It would be simple enough if either clause were only limited to “that” and “which” respectively, but this is not always the case. Throwing a spanner into the works is the word “who”. As if understanding the difference between Restrictive and Non-Restrictive Clauses wasn’t enough, “who” can be used for both all on its own.
Gah! I know. . . right?[box type=”bio”] Restrictive Clause:
The veterinarian helped the animals who were sick.[/box]
The sentence implies that not all of the animals were sick and that the veterinarian only helped those who were. There is no comma before “who”.[box type=”bio”] Non-Restrictive Clause:
The veterinarian helped the animals, who were sick.[/box]
The sentence tells the reader that all of the animals were sick and that the veterinarian helped them. There is a comma before “who” in this instance.
No That, Which, or Who? What now?
Not all Restrictive and Non-Restrictive Clauses are introduced by relative pronouns. This makes it even more complicated, right? When I attended grade school, my teachers always said I needed a comma when referring to someone.
They were wrong.
I made a point of explaining this to my daughter Amanda when the subject was brought up during one of her assignments in high school. She had been told the same.[box type=”bio”] Non-Restrictive Clause:
My sister, Sally, works at the bank.[/box]
The sentence tells the reader that I have one sister and her name is Sally. Revealing her name is optional in this instance as a comma was used.[box type=”bio”] Restrictive Clause:
My sister Sally works at the bank.[/box]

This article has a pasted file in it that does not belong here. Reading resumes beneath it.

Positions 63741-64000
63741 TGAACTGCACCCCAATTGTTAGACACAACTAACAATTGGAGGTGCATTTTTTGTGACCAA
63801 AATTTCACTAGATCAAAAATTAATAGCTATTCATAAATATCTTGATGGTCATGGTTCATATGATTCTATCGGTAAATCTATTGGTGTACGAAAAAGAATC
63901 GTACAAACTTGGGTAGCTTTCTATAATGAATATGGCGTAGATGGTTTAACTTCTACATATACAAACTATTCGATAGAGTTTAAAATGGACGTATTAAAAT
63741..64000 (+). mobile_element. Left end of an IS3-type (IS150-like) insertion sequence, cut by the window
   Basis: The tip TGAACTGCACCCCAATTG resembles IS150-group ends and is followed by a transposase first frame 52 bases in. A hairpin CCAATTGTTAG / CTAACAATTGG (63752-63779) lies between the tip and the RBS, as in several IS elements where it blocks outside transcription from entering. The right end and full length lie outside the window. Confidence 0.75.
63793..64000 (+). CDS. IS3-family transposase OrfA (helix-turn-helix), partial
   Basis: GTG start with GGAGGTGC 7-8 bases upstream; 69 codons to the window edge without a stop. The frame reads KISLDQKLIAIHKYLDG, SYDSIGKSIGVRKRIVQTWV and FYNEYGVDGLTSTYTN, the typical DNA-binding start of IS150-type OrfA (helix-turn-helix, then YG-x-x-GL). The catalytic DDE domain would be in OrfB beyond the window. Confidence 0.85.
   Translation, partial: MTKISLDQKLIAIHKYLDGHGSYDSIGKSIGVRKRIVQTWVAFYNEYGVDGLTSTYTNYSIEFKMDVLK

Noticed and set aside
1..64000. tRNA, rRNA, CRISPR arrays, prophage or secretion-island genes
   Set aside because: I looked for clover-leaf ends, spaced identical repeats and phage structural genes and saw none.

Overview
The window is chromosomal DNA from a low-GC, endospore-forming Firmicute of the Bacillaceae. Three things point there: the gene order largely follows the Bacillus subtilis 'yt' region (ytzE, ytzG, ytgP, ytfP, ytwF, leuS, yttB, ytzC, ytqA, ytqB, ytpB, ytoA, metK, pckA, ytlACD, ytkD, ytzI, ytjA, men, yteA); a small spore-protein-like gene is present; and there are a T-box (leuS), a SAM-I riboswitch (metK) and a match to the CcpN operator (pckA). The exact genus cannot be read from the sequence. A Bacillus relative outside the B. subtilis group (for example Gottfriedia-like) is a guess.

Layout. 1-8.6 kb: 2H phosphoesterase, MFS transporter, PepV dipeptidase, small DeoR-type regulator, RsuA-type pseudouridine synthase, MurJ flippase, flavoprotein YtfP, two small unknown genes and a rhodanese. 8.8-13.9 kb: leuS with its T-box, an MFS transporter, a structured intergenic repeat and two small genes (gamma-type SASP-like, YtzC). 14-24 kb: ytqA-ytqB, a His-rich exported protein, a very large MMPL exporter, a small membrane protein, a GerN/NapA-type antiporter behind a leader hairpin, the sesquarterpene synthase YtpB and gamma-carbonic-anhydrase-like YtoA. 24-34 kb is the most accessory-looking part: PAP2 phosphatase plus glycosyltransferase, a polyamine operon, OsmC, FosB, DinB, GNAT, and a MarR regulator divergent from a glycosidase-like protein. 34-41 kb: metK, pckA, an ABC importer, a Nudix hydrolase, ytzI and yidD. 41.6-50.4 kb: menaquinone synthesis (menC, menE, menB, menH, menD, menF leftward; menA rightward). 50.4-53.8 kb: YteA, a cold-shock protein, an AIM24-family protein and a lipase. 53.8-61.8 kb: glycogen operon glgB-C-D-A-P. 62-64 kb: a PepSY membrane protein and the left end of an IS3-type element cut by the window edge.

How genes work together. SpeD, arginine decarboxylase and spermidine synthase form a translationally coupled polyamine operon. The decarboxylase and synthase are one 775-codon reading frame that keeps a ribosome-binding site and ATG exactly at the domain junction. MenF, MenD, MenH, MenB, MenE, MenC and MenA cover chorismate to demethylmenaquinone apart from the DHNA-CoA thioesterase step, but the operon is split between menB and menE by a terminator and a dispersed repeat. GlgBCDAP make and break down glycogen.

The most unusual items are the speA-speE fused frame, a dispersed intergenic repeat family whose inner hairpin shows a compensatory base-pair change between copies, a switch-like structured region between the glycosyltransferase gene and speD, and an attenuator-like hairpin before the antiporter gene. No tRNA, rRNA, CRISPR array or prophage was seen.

The sentence implies that I have more than one sister but her name is essential in order for the reader to know the exact sister I am speaking about. No comma is needed.
. . .And just for the record, I am an only child. 🙂
How To Avoid Embarrassment
To avoid any faux pas, it is imperative to examine your writing. As they say, comma placement is important. It’s difference between eating Grandma and asking her to eat with you, which is a whole other lesson.
For instance. . .[box type=”download”] Use a Non-Restrictive Clause?
Bob went to the station to pick up his wife, Judy.[/box]
In this case, it is understood that Bob is picking up his only wife and that her name is Judy. Again, her name isn’t important but is supplied anyway. A comma is needed.[box type=”warning”] Use a Restrictive Clause?
Bob went to the station to pick up his wife Judy.[/box]
As George Takei would say, “Oh, my!” Looks like Bob is a bigamist in this example. How embarrassing!
As a side note, I can thank Mr. Cline, who taught senior English some twenty odd years ago, for that last example. He always had a way of driving the point home. Just don’t ask him to elaborate on Edward II of England, who he affectionately referred to as “Eddie on a Stick”.